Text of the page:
Pathophysiology of Pain

Pain associated with the abdomen falls into one of three types and it is important to identify which type at the earliest possible stage.

Visceral pain

The autonomic nervous system innervates the abdominal organs and produces vague, poorly localised pain in response to organ stretch (Fig 1).


Fig 1 Visceral pain

If these organs are affected by peristalsis then this pain can appear intermittent or ‘colicky‘ in nature. Organs are innervated bilaterally so pain is often felt in the midline even if the organ is not actually positioned in the midline. Visceral pain is normally localised by the patient to the embryonic site of the organ, which may be different from the actual site, for example, the periumbilical pain of early appendicitis (Fig 2).


Fig 2 Embryonic development of the gut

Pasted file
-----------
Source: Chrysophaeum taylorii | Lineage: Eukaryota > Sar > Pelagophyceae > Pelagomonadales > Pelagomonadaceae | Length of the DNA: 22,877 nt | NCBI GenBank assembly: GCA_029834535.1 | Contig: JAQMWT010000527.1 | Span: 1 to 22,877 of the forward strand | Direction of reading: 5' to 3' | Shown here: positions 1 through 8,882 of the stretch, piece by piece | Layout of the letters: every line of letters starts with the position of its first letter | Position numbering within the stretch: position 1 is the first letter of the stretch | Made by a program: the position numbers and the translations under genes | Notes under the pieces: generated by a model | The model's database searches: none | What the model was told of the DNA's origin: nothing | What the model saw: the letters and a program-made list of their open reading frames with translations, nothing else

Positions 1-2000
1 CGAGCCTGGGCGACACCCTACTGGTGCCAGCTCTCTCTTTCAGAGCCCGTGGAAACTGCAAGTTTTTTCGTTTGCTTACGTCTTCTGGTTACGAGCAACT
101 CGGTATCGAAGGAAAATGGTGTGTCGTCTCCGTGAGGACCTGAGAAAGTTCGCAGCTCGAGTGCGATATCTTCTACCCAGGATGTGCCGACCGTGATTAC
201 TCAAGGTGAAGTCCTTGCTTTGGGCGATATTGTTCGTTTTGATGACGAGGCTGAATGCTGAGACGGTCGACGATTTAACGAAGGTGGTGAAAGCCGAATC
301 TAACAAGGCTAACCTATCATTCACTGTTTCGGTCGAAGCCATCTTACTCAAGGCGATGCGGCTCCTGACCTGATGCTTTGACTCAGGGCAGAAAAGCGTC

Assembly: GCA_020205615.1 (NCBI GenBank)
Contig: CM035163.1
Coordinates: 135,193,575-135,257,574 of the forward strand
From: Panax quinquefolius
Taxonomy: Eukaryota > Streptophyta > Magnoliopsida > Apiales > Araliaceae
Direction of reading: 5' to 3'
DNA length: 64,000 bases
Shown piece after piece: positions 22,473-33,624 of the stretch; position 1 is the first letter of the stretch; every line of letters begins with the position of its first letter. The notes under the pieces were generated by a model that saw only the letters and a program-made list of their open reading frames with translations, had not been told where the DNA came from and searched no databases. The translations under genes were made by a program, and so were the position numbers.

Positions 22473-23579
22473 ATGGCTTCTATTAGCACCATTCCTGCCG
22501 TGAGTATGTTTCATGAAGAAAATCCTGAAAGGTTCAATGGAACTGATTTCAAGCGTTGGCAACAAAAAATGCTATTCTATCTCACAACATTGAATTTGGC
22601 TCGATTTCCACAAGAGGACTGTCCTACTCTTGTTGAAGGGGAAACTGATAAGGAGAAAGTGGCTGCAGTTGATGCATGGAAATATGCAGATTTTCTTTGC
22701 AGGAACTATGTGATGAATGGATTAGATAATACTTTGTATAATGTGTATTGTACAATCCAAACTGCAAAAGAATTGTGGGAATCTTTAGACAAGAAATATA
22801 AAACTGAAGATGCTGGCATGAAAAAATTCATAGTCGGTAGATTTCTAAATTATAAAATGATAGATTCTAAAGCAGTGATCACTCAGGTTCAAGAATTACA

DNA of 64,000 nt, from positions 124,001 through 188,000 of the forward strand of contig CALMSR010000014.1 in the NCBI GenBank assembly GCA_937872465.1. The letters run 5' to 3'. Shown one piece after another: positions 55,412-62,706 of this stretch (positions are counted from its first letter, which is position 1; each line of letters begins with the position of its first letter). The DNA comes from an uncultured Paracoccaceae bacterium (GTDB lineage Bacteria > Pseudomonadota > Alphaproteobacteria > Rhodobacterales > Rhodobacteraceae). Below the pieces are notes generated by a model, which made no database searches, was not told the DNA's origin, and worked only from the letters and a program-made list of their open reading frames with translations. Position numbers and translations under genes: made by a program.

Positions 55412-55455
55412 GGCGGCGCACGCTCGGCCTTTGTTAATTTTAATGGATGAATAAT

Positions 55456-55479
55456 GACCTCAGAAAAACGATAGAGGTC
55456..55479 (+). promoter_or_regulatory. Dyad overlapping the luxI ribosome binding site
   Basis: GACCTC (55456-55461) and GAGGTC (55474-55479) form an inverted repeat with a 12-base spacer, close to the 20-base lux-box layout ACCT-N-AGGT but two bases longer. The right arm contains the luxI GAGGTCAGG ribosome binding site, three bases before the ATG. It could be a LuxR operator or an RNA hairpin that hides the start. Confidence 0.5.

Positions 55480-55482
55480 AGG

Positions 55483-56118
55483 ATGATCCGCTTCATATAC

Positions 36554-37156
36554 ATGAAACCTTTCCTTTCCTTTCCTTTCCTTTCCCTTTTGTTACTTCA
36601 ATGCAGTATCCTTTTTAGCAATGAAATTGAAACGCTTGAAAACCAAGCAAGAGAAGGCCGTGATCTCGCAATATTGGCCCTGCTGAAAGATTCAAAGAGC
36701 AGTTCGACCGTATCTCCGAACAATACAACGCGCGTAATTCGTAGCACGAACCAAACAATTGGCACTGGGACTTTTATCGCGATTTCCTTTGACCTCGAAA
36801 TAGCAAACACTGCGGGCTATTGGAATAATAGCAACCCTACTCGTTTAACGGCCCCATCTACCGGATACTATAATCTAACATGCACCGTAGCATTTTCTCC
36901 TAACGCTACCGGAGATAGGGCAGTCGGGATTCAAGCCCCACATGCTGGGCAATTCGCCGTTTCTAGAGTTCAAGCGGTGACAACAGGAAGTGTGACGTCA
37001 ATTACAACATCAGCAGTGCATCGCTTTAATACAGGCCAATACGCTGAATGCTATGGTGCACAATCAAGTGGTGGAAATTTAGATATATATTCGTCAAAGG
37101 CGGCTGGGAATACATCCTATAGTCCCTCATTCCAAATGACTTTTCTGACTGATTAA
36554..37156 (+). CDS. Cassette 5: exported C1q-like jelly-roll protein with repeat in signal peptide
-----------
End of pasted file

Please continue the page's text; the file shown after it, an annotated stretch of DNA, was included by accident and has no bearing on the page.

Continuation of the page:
Parietal pain

Parietal (somatic) pain is due to irritation of the parietal peritoneum and is well localised to the site of the organ, for example the right iliac fossa (RIF) pain of later appendicitis [4].

Referred pain

Referred pain┬ámay be felt at a distant or ‘referred’ site to the organ due to misinterpretation of stimuli by the brain, again based upon embryonic development of the nervous system. An example of this would be diaphragmatic irritation due to blood, which can be felt at the shoulder tip [1].

Pointers toward referred pain include an apparent lack of expected abnormalities on examination. For example: a normal shoulder examination in a patient with shoulder pain.

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